Start a Coalition

Section 3: Starting/Launching Coalition (Maintenance Phase)

Developing Foundational Documents and Strategic Plan

It is important to have a well-defined mission, vision, and key strategies based upon the needs and themes identified from community conversations. These will serve as the foundation for further development of key objectives and actions. It is suggested that a core group or steering committee develop these documents and then share with the large coalition for feedback, discussion, and modification as needed. If you have an existing coalition with a larger focus on healthy aging and wellness, consider how your mission and vision could incorporate the work around fall prevention and if any modifications are needed. If sufficient, you may focus further on developing key objectives and action teams in the next section.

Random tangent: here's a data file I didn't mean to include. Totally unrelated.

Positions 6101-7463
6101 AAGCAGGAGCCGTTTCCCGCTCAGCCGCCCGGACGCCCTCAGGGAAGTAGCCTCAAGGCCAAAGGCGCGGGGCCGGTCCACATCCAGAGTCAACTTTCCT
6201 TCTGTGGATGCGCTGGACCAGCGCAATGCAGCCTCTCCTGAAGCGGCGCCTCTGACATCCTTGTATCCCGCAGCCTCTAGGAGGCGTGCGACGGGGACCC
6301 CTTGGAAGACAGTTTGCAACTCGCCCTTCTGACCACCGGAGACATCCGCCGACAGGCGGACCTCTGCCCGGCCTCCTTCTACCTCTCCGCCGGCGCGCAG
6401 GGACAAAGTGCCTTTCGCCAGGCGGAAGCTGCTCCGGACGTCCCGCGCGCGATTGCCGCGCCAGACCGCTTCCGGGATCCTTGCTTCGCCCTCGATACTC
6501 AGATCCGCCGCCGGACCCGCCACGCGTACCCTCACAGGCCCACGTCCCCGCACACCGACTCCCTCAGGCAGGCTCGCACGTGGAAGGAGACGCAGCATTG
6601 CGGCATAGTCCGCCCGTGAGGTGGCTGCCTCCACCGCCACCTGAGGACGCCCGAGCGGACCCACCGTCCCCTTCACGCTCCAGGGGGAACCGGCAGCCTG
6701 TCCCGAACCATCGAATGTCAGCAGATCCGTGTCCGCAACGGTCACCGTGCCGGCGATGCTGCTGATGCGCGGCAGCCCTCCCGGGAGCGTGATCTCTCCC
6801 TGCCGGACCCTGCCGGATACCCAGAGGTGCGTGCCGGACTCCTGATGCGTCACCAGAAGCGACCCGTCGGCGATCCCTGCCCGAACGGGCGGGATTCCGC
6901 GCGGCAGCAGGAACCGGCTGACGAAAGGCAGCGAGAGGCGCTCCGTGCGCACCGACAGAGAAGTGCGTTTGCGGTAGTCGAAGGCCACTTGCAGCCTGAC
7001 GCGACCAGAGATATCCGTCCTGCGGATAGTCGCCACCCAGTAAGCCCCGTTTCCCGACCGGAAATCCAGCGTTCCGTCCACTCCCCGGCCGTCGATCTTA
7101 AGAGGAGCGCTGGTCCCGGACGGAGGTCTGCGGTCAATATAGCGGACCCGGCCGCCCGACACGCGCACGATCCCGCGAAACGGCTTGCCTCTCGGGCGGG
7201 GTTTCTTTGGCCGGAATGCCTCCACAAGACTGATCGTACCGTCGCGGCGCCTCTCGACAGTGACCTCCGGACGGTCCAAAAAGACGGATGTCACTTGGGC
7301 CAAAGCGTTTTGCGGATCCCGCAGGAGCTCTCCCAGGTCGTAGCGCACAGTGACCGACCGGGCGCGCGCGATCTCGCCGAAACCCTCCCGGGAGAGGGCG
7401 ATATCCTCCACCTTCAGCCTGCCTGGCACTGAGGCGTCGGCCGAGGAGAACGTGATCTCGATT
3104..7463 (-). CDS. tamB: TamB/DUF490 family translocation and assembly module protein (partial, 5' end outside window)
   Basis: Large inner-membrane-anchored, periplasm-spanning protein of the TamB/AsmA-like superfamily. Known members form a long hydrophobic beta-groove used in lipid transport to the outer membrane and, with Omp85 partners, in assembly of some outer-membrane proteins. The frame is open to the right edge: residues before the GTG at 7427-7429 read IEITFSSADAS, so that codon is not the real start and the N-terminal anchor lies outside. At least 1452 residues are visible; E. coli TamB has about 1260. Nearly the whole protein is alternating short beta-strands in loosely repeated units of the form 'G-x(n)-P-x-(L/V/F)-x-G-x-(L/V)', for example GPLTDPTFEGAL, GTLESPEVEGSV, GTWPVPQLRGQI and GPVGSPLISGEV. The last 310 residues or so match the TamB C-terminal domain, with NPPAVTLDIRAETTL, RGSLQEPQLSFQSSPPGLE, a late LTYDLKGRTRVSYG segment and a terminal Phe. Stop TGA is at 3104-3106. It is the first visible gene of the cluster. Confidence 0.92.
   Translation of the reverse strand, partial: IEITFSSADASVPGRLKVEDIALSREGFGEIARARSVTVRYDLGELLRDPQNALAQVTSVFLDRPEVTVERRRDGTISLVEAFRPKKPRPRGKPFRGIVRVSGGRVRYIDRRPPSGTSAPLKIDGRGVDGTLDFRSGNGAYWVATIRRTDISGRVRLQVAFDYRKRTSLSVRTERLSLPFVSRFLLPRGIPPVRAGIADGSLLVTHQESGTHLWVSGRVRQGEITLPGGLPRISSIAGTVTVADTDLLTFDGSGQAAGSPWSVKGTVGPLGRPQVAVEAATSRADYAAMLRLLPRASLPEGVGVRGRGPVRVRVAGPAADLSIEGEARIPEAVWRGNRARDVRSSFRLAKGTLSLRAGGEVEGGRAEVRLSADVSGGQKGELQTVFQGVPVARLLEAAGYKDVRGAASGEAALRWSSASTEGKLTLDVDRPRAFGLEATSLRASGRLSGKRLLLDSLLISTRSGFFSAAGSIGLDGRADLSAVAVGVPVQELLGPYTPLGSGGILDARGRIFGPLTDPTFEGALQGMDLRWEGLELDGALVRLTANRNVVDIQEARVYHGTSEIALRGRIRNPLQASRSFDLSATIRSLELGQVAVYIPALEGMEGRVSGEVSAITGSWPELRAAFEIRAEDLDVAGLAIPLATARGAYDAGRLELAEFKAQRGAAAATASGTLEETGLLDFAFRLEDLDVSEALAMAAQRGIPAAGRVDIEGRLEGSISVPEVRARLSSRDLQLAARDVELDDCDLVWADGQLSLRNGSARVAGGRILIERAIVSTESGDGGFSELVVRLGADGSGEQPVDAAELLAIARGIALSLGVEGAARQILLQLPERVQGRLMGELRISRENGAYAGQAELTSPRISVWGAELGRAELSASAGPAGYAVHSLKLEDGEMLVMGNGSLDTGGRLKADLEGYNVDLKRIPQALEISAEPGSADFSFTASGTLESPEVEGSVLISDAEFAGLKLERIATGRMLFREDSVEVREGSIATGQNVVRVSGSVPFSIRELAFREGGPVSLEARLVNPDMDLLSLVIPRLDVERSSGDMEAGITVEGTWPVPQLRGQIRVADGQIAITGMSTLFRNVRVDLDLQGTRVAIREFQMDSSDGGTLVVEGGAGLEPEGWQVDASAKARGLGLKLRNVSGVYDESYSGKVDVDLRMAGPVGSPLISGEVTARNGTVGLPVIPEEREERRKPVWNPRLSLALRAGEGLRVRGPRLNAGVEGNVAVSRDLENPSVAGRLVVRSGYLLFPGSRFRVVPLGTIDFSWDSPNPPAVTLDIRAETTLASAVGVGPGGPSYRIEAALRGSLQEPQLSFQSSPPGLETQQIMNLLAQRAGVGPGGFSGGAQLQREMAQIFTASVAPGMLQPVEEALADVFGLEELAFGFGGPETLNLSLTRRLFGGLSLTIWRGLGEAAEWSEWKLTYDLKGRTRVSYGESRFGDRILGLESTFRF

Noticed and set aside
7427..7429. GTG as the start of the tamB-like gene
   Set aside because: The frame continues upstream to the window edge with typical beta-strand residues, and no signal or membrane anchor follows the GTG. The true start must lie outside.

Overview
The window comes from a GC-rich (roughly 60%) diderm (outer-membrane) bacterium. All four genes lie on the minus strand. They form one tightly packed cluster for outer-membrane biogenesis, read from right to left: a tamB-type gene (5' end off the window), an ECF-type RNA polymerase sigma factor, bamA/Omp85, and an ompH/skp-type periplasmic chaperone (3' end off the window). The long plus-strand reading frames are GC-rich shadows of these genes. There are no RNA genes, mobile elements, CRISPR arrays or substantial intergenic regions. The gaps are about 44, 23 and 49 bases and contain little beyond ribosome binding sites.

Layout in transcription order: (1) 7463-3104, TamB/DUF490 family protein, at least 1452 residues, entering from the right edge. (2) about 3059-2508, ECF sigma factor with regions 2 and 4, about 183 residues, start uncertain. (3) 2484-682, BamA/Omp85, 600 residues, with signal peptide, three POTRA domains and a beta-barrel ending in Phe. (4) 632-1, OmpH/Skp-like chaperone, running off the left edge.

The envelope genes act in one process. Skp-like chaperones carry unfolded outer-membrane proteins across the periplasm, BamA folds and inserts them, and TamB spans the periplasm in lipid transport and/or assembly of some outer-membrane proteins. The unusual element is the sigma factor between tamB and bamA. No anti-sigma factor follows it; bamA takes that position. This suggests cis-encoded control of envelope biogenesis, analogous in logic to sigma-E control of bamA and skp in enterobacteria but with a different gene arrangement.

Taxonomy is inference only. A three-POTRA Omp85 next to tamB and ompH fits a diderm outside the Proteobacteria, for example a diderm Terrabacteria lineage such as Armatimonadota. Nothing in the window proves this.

Example from Milwaukee County

Mission: The Milwaukee County Falls Prevention Coalition will address the adult community’s risk of falling by providing access to comprehensive programs and targeted interventions. The coalition will create links between community programs and services to enhance collaborative efforts.

Vision: Milwaukee County will be a national leader in the prevention of falls in the adult population through community education, collaboration, and innovation.

Key Strategies

  1. Create access to fall screening and fall prevention interventions in all communities in Milwaukee County.
  2. Create broad awareness of fall prevention within the community through branding, community education & communication plan.
  3. Capture data to monitor success of fall prevention initiatives and leverage technology to identify patterns and prevent falls within the community.
  4. Educate providers on evidence-based screening & interventions & provide access to resources to support the community.

Example from Brown County

Mission: To educate people throughout our communities that falls are the leading cause of serious injuries but are preventable.